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United States Department of Agriculture

Agricultural Research Service

Title: Environmental Effect on Antioxidant Content of Ten Raspberry Cultivars

Authors
item Moore, Patrick - WASHINGTON STATE UNIV.
item Perkins Veazie, Penelope
item Weber, Courtney - CORNELL UNIVERSITY
item Howard, Luke - UNIVERISTY OF ARKANSAS

Submitted to: Acta Horticulturae
Publication Type: Peer Reviewed Journal
Publication Acceptance Date: January 31, 2006
Publication Date: June 15, 2008
Citation: Moore, P., Perkins Veazie, P.M., Weber, C., Howard, L. 2008. Environmental effect on antioxidant content of ten raspberry cultivars. Acta Horticulturae. 777:499-503.

Interpretive Summary: Red raspberries are grown throughout the United States for processing and fresh market use. Raspberries have plant chemicals that are useful for human health (phytochemicals) that neutralize harmful substances in the body. Some of the phytochemicals in raspberries have been found to prevent certain cancers. There are many raspberry varieties grown in the U.S. and around the world but the phytochemical content is not known in many of them. Ten red raspberry varieties that were grown in Washington and New York over two seasons differed in phytochemicals, while source of fruit had little effect for most varieties. Two varieties developed for the Pacific Northwest were much higher in color and phytochemicals when grown in New York compared to Washington. These results indicate that the health properties of red raspberry may depend more on genetic variation than on production site.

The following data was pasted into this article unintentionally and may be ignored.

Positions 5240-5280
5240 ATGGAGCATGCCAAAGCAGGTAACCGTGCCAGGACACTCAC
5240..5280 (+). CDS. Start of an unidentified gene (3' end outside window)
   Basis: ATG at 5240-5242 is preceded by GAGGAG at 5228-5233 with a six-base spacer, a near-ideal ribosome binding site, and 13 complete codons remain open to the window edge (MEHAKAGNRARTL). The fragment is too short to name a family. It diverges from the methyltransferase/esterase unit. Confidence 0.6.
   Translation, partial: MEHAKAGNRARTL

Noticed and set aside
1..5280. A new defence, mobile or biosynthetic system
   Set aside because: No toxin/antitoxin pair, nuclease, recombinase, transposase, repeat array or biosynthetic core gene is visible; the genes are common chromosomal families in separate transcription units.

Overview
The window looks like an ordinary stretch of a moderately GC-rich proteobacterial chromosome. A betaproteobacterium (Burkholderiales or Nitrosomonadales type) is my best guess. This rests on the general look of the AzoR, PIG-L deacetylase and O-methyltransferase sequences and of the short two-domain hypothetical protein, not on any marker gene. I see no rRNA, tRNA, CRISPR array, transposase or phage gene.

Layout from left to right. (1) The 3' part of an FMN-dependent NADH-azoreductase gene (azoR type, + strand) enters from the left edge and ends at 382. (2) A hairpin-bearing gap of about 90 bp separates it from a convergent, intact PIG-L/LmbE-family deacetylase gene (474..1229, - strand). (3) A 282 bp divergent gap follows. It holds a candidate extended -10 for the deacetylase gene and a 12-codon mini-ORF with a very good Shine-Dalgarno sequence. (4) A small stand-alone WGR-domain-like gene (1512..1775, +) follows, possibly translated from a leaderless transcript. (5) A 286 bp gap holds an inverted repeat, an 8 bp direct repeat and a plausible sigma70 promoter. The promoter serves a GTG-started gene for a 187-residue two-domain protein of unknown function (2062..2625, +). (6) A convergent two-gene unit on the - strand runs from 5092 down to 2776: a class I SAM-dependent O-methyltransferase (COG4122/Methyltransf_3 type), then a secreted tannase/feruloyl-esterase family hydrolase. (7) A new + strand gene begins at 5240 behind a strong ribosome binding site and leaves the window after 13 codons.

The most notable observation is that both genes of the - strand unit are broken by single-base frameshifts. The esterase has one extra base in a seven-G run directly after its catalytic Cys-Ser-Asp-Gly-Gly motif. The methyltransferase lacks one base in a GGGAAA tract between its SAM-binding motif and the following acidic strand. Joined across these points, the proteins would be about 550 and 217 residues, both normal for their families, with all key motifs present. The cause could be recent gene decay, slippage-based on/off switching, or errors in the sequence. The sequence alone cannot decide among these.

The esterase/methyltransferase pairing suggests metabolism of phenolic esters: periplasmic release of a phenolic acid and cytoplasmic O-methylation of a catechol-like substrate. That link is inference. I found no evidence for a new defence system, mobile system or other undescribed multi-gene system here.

Technical Abstract: Ten red raspberry cultivars grown in New York and Washington were harvested in 2002 and 2003 and analyzed for fruit composition and antioxidant content. The contributions of production environment and year were compared to genetic variability. Fruit were frozen, pureed, and seeds removed prior to analysis. Fruit was analyzed for fruit weight, dry weight, soluble solid content, pH, titratable acidity, total phenolics, total anthocyanins, FRAP and ORAC. There were genotype effects for all variables except for titratable acidity. There were very large location effects when the data was expressed on a fresh weight basis, but the location effects decreased in significance or were non-significant when expressed on a dry weight basis. There were moderate genotype x location effects. ‘Chilliwack’ and ‘Comox’ had much higher total anthocyanins, total phenolics and antioxidant potential in New York than in Washington The values for anthocyanin, phenolics, ORAC, FRAP, percent dry weight, soluble solids and pH were higher at the New York site than at the Washington site. The values for titratable acidity were similar at each site and fruit weight was smaller at the New York site than the Washington site.

Last Modified: 8/22/2014
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